Lotus Vodka offers release from the tech scene

A tip for those of you trying to mingle with successful entrepreneurs and VCs: Attend more than just the standard tech meet-and-greets. The people who are really in a position to help you with your startup never go to them anyway. So where to go instead? Check out events like last night's Lotus Vodka release party at SoMa's Euro-inspired restaurant Supperclub. You'll find founders and the moneymen behind them willing to chat and unable to prejudge you based on your nametag. Refreshing. Bonus: The nontech people who attend these things make for a far better-looking crowd. Far better-looking. The full report, and a gallery of photos, follows.

So, what does vodka have to do with tech? Rob Bailey, founder of Delicious Brands, maker of Lotus Vodka, is an ex-Yahoo business-development exec who came up with the idea of creating a vitamin-infused vodka after mixing the spirit with Glacéau Vitamin Water. It's sort of like disintermediation, except with alcohol! After quitting his position at Yahoo, he cashed in a bunch of stock options and started up Delicious Brands. He also convinced a few techie friends, like Jonathan Abrams of Friendster and Socialzr fame and Saar Gur of Charles River Ventures, to invest or advise.

Who would you have seen if you squeezed onto the packed invite list and made it out to Supperclub on Harrison Street? The uberconnected Auren Hoffman, pictured above, arrived in crutches, the result of a nasty soccer injury. He got plenty of sympathy. Yelp's pretty-boy founder Jeremy Stoppelman and his model brother Michael showed up. The newly 30 and effortlessly charming Jared Kopf came out with his team at yet-to-launch Adroll, his stealth advertising startup. Other people spotted in the crowd: venture capitalist Eve Phillips from Greylock Partners, OpenDNS founder David Ulevitch, Foundation Capital VC Mike Brown, Robert Pazornik from LicketyShip, and Jeff Hammerbacher, Facebook's guy in charge of data.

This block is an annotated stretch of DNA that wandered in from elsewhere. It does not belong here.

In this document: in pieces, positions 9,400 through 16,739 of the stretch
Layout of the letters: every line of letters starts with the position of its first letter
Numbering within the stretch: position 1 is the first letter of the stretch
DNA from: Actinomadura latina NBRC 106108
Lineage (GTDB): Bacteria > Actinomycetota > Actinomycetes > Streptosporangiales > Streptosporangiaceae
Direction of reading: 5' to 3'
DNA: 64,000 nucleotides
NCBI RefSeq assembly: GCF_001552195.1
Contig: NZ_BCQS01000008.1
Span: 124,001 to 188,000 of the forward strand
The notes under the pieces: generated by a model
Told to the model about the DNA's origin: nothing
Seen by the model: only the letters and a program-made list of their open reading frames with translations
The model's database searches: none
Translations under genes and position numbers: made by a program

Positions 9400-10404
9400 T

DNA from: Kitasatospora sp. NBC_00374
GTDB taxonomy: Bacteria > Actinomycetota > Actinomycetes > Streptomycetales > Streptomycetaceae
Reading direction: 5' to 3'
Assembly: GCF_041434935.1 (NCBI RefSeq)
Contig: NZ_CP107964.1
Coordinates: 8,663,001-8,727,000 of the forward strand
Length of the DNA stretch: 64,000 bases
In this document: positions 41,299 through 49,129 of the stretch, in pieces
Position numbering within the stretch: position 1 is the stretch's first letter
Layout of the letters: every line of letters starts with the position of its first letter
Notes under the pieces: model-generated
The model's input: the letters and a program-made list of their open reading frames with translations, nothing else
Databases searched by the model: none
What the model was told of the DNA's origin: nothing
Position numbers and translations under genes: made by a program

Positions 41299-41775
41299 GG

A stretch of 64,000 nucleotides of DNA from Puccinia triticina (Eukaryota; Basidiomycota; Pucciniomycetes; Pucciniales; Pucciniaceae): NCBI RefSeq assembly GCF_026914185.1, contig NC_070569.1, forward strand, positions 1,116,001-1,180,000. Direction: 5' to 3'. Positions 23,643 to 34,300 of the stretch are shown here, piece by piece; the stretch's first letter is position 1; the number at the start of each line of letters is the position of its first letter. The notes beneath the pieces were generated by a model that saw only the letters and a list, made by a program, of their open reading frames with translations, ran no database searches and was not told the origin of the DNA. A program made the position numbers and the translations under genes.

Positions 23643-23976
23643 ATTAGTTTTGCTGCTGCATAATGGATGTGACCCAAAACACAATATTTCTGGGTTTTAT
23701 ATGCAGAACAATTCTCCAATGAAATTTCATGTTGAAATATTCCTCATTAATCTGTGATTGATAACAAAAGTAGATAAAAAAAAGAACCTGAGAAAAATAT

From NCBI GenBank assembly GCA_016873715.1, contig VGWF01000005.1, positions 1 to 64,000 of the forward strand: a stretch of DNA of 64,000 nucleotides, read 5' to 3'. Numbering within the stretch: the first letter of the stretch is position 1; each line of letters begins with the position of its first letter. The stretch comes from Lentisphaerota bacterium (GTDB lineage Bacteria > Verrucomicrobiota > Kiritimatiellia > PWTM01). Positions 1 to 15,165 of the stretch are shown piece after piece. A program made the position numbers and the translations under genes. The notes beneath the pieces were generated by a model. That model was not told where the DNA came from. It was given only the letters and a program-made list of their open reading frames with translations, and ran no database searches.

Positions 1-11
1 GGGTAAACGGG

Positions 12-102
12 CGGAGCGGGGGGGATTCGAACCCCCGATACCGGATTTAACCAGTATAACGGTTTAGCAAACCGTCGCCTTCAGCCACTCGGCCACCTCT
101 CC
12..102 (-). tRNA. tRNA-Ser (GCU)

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Supperclub is rarely, if ever, the scene of a dotcom party. There's a large circular bar by the entrance, making the room crowded, stuffy, and difficult to maneuver around. And it's loud, too. Lotus hired DJ Solomon to spin tunes and keep the crowd moving all night, making it all but impossible to hear in sections of the bar. Not exactly the best setting to give an elevator pitch, but perfect for learning if your VC is someone who knows how to get down.

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